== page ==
I'd be careful of that one. People will only come in then when it's free. You won't see them when they have to pay.

    LTG : )

    #73 8 months ago
    Quoted from NorCalRealtor:

    For the extreme amount of wear and tear a pins are subject to on free play it wouldn't be worth it unless the ad revenue was in the $400-$500/mo neighborhood. Who would pay that much for ad space on a pinball display? I could be wrong, but this doesnt sound realistic to me.

    Personally don't like the idea of ads, but... one possibility is that ads could bring in revenue when not being played. Occupancy sensors could augment that for data points (i.e., are people even nearby?).

    The problem with ads for gameplay is that the benefit is in scale, like having thousands or millions of users that are bringing their device so no capex on the hardware. Also, on pinball machines, the ad network wouldn't really know much about you compared to your phone (think about how much google and Facebook know about you, and that drives up the ad revenue), so the eCPM would likely be low. Suppose you have an eCPM if $1, you'd need to show a thousand ads to earn that $1. If you could cram 10 ads in a single game somehow on average, and want to bring in $1, you'd need an eCPM of $100, which is ludicrously high and not attainable.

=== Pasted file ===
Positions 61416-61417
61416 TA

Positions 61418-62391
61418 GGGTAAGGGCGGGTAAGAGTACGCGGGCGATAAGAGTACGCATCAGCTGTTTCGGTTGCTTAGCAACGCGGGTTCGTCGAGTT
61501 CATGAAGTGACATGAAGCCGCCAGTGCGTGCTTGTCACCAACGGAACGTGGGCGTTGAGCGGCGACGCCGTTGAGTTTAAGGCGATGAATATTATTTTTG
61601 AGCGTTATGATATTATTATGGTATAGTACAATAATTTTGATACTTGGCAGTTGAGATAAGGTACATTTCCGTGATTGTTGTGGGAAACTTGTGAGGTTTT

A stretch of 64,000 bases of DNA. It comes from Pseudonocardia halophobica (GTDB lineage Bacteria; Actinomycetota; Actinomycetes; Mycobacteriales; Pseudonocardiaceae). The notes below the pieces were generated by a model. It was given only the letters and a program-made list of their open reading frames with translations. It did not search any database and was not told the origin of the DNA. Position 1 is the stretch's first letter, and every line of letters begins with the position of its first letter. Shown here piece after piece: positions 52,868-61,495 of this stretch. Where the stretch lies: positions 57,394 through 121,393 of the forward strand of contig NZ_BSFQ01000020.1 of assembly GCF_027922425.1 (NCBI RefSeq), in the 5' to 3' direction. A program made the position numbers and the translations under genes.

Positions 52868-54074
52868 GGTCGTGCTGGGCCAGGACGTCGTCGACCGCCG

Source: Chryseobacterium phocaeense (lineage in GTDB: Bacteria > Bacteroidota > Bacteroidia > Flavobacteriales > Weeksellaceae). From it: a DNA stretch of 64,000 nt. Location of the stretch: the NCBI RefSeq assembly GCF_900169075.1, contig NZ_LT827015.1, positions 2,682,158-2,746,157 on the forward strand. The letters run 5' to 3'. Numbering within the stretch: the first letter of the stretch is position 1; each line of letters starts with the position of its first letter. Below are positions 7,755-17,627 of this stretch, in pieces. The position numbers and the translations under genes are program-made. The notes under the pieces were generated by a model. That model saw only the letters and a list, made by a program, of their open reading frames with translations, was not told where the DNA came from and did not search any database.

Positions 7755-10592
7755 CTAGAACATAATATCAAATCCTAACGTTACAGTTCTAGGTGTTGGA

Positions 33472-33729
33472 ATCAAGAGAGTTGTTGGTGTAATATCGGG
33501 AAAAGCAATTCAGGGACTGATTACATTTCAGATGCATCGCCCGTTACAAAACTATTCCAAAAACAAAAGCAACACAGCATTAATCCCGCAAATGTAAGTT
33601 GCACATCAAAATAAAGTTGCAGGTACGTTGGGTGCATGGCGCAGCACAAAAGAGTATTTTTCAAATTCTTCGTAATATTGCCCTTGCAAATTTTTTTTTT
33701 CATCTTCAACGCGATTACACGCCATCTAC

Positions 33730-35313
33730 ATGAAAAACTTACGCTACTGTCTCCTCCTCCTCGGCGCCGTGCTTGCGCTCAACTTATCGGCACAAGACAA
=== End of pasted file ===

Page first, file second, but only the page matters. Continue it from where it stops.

#74 8 months ago
    Quoted from Bugsy:

    Not to be too nosey, but can you give us some figures on the amount of games played on some of your pins, and the price it costs to play them? That may give us some insight as to how long it takes to recoup the initial cost of the game.

    Nearly all of my pins have an annual return between 40% and 70%. That includes location split, but does not include the cost of parts or my time. The way I look at it, that's a hell of a lot better than most other safe investments*...but I wouldn't do it if I didn't love pinball.

    Those numbers are for my best location (main pinball destination in my city), and it brings in 4-5x more per pin, per day than my other location.

    * (When you factor in parts and maintenance, (and possibly even if you don't) pinball has the worst ROI of all coin op devices from what I can tell. Pool tables, skee ball, jukeboxes, and video games are all significantly more profitable).

    #75 8 months ago

    Operating pins at single game locations are a complete waste of time unless you are getting at least $300 a month (your cut) out of it.